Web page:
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Talking with my 16 year old nephew today I discovered that he and most of his friends never buy CD's, they just download.

I have a Ipod with 450 or so songs on it and 1500 on my I Tunes program, all off my CD's. I can't stand downloading and try to support my bands in my own little way.

After the Napster thing from years ago I think downloads have become have become the way of the people. If this keeps up the music industry will have a big problem unless they find a way around it.

Do you download or purchase the CD? Someone do a poll maybe?

Let us know why you do either with the band as part of your answer, lets chat!

Bev
 

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Bevo said:
Do you download or purchase the CD? Someone do a poll maybe?...
I don't buy CD anymore (almost...) Instead I buy the songs, online. So I guess I download...

The songs go for something like .99 each or you can download the whole CD for around $10 or more depending of the number of songs/popularity etc...

Then you can burn a CD. The place where I buy the songs (Archambault.ca) limits the CD burning to 5 times. But you can copy the burned CD ...:wink:

But it's not all the CD that are downloadable yet...
 

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There are 2 things that keep me from using download services. First, until they offer the files in a format that is closer to CD quality I am not interested. Apple offers AAC which is a great format for mp3 players (file size vs quality ratio). But 128 kbps AAC is still not high enough quality. I want files I can make burns of that are closer to CD quality and none of the services offer file formats like that. I would like the option to download FLAC files, or in Apple's case even Apple Lossless would be great.

Second the price is still too high. I can see paying 99 cents for singles, but they there should be more of discount on albums. $15 for 15 tracks that don't have any packaging is just too high. If you can get the same CD for the same price and get inserts and stuff, there isn't much motivation to buy a download. With the packaging and the middle man taken out of the equation, a full album download should cost less then it does.

Plus there are the ridiculous DRM issues. At least that seems to be getting resolved though. If you guy a product, there should be no limitation on how you use it. A limit on burns is ridiculous.

In my opinion right now you are paying more money for a lesser quality product.
 

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I download first, listen over a couple times and if I like it I buy it when it comes out. But if it's something I love like Ozzy or Van Halen, either way I buy it. I've got about 93 GB of music on here, and well over 500 actual CDs.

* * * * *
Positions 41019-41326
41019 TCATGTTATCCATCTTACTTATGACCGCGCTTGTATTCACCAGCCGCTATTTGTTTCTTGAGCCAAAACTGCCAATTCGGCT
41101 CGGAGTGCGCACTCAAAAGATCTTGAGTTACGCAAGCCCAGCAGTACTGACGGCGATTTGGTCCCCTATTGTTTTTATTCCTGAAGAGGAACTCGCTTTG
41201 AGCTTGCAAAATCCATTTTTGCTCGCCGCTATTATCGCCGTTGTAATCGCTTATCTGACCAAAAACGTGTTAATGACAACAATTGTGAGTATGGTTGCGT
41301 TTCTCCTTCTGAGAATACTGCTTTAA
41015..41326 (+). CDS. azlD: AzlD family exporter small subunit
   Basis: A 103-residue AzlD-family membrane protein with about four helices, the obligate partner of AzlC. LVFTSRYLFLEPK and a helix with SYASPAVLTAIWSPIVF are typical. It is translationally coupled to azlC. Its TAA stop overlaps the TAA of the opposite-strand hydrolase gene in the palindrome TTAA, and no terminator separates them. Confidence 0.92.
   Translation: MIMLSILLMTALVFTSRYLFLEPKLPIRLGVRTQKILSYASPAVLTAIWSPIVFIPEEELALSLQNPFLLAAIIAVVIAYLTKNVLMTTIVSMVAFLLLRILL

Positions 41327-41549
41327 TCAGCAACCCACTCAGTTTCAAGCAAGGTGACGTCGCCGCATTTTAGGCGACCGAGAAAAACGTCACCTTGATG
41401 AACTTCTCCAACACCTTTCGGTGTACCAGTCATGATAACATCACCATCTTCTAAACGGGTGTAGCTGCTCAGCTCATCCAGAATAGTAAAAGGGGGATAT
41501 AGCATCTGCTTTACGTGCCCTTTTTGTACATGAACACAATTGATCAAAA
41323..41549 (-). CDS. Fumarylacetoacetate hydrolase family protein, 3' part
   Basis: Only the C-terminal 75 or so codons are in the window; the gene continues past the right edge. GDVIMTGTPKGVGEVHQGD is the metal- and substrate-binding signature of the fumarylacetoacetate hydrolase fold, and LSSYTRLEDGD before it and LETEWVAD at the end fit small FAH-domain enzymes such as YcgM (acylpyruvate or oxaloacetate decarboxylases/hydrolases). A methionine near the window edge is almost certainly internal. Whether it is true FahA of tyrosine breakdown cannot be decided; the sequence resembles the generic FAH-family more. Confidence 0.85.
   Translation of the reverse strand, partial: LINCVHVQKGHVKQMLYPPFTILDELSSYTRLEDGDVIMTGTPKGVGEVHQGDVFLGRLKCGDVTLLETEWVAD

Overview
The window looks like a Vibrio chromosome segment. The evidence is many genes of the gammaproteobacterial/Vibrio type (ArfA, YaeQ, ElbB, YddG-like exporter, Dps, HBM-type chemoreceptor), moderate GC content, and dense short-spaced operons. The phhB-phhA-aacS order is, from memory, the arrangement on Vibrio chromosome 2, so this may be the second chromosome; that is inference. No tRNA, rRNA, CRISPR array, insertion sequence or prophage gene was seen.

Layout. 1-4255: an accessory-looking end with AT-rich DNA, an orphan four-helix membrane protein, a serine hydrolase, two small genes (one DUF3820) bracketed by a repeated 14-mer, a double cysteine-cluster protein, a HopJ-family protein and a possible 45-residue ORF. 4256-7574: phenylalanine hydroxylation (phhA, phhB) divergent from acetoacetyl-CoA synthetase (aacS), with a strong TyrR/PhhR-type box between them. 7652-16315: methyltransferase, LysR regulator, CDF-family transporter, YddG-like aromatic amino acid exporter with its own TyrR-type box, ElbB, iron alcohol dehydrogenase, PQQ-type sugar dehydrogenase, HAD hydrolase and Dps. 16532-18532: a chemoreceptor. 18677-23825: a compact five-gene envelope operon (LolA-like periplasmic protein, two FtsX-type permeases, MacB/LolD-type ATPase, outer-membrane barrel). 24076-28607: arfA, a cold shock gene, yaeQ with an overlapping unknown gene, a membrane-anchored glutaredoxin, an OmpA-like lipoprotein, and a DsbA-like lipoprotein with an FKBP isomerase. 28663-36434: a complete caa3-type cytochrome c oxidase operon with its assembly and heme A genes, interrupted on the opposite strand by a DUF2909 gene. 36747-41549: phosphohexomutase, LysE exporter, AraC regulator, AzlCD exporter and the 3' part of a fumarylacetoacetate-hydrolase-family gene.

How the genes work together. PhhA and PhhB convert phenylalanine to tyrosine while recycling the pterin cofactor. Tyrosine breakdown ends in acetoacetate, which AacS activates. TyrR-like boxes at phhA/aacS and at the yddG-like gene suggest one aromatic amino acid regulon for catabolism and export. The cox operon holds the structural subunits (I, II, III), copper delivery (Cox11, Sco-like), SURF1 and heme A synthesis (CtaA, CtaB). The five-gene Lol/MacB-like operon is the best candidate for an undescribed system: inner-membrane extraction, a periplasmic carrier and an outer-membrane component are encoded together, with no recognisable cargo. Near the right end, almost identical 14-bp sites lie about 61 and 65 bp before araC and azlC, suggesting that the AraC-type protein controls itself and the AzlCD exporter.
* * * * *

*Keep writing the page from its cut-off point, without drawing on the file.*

I used to buy CDs and never download, but then I found I was spending like $15 or $20 on albums that sucked *cough* Metallica's St.Anger *cough*, haha.
 

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I do both but all my cds are ripped to mp3 as soon as I get them. my cds are stored in boxes in the basement.
 

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torndownunit said:
But 128 kbps AAC is still not high enough quality. I want files I can make burns of that are closer to CD quality and none of the services offer file formats like that. I would like the option to download FLAC files, or in Apple's case even Apple Lossless would be great.
So far, the cd's that I burned and listened with my hifi system are very acceptable (to my ear anyway). Of course some people have better ears and can detect the differences in recording format, but I'm very far from there :wink:

Second the price is still too high. I can see paying 99 cents for singles, but they there should be more of discount on albums. $15 for 15 tracks that don't have any packaging is just too high. If you can get the same CD for the same price and get inserts and stuff, there isn't much motivation to buy a download. With the packaging and the middle man taken out of the equation, a full album download should cost less then it does.
There is a discount for the albums. I have paid $10 for 15 tracks often. From my experience, it's always cheaper than buying a CD at HMV or the likes.

Plus there are the ridiculous DRM issues. At least that seems to be getting resolved though. If you guy a product, there should be no limitation on how you use it. A limit on burns is ridiculous.
+1
 

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jcayer said:
So far, the cd's that I burned and listened with my hifi system are very acceptable (to my ear anyway). Of course some people have better ears and can detect the differences in recording format, but I'm very far from there :wink:
[/B]

I don't have a problem listening to them on my iPod or something. But when you burn them to CD I hear a big difference. You can't remove that much information from a file (128 kbps ACC is a lot of compression) and have it sound the same.